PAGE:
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Researchers in the School of Health Sciences have found that banning under-18s from buying cigarettes has had little impact on young people’s access to tobacco and large numbers buy cigarettes via strangers.
In collaboration with the University of Edinburgh, the study found a widespread acceptance of underage sales in some communities and significant numbers of young people waiting outside shops and asking strangers to buy cigarettes for them.
Dr Jude Robinson, Senior Lecturer in the School of Health Sciences, said: “The most striking finding has been the reported importance of proxy sales, compared to previous studies which have indicated that young people tend to get their cigarettes via family and friends.”
Researchers recruited 85 young people from secondary schools and youth groups in Birmingham, half of whom were smokers, and used focus groups to provide insights into shared cultural norms around smoking and access tobacco.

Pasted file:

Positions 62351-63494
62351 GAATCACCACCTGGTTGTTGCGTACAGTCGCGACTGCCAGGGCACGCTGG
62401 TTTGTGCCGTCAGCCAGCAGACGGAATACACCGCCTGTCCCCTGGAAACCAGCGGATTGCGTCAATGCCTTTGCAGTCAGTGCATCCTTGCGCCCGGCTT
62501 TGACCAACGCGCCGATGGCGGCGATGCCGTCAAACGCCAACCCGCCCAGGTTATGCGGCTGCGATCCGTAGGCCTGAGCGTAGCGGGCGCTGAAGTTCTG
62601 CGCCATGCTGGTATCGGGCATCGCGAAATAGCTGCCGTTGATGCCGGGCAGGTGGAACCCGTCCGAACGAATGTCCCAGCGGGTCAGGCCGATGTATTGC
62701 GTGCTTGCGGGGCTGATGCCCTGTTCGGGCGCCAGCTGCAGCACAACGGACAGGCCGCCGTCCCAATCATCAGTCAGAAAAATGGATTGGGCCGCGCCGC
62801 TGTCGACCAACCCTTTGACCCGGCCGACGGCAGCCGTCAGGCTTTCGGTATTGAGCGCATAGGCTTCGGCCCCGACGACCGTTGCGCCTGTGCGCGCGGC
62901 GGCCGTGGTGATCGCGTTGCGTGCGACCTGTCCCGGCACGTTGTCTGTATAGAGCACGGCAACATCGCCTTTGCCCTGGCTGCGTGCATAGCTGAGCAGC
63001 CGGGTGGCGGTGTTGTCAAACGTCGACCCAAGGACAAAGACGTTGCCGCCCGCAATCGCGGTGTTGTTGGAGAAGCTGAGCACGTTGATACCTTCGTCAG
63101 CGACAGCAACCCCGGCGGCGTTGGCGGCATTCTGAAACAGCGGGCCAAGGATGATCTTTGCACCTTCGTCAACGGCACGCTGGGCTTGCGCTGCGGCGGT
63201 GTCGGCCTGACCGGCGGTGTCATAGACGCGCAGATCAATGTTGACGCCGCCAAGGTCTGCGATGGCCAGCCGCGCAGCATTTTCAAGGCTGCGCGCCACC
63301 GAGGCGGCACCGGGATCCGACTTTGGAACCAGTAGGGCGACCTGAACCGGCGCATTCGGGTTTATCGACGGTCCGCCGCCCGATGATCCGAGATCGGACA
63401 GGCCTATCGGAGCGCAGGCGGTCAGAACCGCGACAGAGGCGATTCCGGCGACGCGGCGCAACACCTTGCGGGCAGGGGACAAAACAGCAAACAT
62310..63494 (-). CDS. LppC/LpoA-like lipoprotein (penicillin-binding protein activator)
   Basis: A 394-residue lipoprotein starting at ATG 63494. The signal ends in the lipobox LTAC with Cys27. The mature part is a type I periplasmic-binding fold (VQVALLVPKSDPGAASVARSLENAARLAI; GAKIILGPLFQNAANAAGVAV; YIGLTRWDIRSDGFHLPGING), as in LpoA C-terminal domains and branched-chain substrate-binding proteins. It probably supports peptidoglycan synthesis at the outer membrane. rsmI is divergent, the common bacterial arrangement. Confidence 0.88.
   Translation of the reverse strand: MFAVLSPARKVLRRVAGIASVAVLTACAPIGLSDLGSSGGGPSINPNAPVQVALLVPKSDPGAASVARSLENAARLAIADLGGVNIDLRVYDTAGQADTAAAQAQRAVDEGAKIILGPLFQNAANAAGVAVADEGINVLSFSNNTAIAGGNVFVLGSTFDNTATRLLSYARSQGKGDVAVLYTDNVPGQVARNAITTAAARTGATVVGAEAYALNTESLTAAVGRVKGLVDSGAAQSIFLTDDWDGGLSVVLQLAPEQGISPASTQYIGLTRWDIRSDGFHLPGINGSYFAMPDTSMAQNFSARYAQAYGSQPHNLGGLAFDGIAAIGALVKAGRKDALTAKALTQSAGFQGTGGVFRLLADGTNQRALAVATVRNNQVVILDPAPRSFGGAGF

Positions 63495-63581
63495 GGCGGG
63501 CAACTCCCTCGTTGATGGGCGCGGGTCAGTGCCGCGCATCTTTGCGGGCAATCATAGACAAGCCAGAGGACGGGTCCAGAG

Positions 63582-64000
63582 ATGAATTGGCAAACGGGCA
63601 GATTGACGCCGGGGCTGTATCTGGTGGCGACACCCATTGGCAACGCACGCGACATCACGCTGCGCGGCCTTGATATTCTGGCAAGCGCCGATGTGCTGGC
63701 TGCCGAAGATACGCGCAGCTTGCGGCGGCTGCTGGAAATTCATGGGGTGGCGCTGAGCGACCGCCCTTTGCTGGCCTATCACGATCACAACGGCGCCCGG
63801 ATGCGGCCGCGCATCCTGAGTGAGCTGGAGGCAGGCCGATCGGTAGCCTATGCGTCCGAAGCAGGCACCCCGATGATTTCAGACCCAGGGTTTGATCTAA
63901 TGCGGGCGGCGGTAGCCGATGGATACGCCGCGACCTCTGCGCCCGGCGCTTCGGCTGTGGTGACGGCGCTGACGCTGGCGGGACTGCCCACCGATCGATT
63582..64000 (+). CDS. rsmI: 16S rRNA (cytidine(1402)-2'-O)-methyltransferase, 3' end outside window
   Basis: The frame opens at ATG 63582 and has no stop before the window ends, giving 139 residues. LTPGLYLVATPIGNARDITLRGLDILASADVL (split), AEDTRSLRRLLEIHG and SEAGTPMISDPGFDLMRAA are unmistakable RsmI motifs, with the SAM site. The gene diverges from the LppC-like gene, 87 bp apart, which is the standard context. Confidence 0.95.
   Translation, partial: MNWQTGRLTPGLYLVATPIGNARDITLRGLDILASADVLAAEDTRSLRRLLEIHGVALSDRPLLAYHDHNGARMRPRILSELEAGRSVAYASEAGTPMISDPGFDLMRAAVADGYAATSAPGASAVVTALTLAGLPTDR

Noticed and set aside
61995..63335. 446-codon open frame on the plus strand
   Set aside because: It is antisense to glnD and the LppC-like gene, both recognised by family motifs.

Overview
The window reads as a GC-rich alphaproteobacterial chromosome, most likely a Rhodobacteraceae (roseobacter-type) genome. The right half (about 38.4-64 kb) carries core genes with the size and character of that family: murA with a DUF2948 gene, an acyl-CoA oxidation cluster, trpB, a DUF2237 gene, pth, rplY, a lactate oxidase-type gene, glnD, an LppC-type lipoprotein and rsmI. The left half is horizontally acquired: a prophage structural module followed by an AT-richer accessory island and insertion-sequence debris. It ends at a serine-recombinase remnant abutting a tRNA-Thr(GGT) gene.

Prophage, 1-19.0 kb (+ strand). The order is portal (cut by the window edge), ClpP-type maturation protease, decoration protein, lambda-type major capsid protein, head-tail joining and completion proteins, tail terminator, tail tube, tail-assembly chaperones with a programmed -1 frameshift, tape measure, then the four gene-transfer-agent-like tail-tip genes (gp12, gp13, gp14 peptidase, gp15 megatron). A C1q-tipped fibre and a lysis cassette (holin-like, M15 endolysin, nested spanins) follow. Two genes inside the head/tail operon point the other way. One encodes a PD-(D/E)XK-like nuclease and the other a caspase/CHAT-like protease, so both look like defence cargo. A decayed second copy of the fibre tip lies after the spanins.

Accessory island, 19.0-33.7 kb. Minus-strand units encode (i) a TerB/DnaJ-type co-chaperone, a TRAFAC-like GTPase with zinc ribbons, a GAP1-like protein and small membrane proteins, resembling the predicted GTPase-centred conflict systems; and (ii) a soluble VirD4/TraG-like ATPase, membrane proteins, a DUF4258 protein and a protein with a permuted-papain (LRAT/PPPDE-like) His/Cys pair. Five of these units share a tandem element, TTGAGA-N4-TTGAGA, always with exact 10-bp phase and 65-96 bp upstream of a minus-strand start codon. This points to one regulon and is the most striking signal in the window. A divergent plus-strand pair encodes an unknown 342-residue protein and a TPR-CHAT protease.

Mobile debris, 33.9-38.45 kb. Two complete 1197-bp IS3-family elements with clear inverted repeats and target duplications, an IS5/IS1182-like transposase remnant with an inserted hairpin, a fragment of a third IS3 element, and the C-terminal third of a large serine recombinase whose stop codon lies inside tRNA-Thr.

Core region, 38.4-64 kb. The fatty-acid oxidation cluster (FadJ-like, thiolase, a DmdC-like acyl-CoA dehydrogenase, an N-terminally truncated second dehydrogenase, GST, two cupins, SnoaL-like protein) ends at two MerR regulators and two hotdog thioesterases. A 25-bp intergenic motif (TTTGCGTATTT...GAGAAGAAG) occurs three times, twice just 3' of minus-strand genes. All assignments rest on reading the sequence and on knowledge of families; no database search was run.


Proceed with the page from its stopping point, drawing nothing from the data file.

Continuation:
Most did not try to buy from supermarkets but would buy from smaller, local shops where they would be less likely to be asked for identification. A number of participants said they did not try to buy directly from shops as they believed they would be unsuccessful but general waited outside to ask people to buy cigarettes for them.
Dr Robinson continued: “Many saw proxy purchasing as a rational approach which was socially sanctioned and accepted by many other smokers, particularly young adults. As hanging out with friends is a major pass-time, this is easily fitted into their social activities and indeed for some, provides a focus for their activities.”
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